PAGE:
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Healthy Eating

Embracing the Mediterranean diet and lifestyle

various ingredients like salmon, avocado, carrots...

Nutrition is pivotal to your health, particularly if you are navigating the challenges that come with having arthritis. The Mediterranean diet has been of interest to researchers since the 1950s, when they uncovered that the life-expectancy of people from the region was higher than in other parts of Europe, even if they were economically worse off. The good news is that now there is evidence directly linking the benefits of this diet for people with arthritis. 

What is the Mediterranean diet? 

A daily consumption of fruits, vegetables, whole grains, nuts, seeds, legumes, healthy fats, and herbs and spices; moderate consumption of fish and seafood, fermented dairy, eggs and poultry; and limited consumption of refined sugars and red meats, is recommended by the Mediterranean diet. Fresh ingredients rather than processed foods are used to prepare meals. 

“It’s easier to stick with a healthy diet when you are not depriving yourself and are taking time to enjoy the taste of the food,” says Cristina Montoya, registered dietitian and member of the Arthritis Health Professions Association. “The Mediterranean diet goes beyond food, it is a way of living. Mindfulness, sharing meals with friends and family, cooking with others, exercise and healthy sleep habits are encouraged, and its holistic approach makes it successful.” 

The Mediterranean diet and arthritis symptoms 

Omega-3 fatty acids, antioxidants, and polyphenols are at the core of foods making up the Mediterranean diet – all of these have anti-inflammatory properties. You can reduce swelling and inflammation by adding foods recommended by the Mediterranean diet. 

In a recent study, 44 patients with rheumatoid arthritis were randomly assigned to either a Mediterranean diet, rich in legumes, unsalted roasted nuts, fermented dairy products, fish, poultry and limited red meat, or a standard healthy, with 5-7 servings of fruits and vegetables daily, limiting foods high in fat, sugar, and salt to once or twice a week.  After 12 weeks, the study found that the Mediterranean diet improved physical function and quality of life for patients with rheumatoid arthritis compared to the standard healthy diet. More robust research is needed, but the initial results are very promising.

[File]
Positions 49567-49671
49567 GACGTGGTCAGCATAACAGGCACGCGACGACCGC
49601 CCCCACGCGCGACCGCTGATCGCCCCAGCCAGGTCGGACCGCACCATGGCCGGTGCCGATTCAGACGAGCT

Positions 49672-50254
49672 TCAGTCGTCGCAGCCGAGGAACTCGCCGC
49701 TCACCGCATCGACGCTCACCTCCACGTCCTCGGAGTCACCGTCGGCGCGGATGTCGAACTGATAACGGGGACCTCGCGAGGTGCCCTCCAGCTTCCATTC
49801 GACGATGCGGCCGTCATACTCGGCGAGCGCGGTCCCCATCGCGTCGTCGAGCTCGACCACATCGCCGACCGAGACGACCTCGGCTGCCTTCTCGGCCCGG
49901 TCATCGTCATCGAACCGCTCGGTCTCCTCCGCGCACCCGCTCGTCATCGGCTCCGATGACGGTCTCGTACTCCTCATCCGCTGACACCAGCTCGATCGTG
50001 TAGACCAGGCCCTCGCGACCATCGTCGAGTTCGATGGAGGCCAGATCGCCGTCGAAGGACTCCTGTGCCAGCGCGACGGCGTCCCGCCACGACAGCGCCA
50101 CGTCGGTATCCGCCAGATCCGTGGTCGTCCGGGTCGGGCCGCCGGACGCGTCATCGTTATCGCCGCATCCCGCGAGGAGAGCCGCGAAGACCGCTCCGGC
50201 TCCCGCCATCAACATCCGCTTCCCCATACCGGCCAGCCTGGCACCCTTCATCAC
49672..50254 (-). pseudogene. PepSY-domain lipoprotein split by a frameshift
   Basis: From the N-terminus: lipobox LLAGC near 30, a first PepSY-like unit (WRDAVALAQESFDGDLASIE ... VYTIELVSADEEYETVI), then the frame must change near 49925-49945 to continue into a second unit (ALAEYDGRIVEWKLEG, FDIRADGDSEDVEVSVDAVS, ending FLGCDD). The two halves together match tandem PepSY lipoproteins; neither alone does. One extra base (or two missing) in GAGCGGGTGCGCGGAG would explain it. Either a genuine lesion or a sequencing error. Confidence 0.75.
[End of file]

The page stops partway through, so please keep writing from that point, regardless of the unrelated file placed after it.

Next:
How can you make the transition to this diet? 

Cristina recommends additions or substitutions you can make to embrace the Mediterranean diet:

Breakfast

Current dietary pattern

Plain oatmeal + berries + coffee

Mediterranean diet

Plain oatmeal + berries + coffee + cinnamon + nuts + hemp seeds


Lunch

Current dietary pattern

Salad (romaine, tomatoes, cucumber, grilled shrimp, and carrots) + side of garlic bread

Mediterranean diet

Salad (romaine, tomatoes, cucumber, grilled shrimp, and carrots) + side of garlic bread + fresh basil + bell peppers + lemon vinaigrette in olive oil + feta cheese
+ whole grain baguette or red lentil soup.


Snack

Current dietary pattern

Banana + crackers

Mediterranean diet

Banana + crackers + unripe banana + almond butter OR hummus + whole grain crackers


Dinner

Current dietary pattern

New York steak + green beans + baked golden Yukon potato.

Mediterranean diet

New York steak + Grilled salmon or haddock + cherry tomatoes + oregano, olive oil and garlic on potatoes


Total number of plant foods:

Current dietary pattern

9

Mediterranean diet

18

There is no single superfood that can cure you. Cristina says, “Rather than fixating on a specific ingredient or nutrient, focus instead on your eating pattern, so it becomes a way of living rather than a temporary short-term fix.”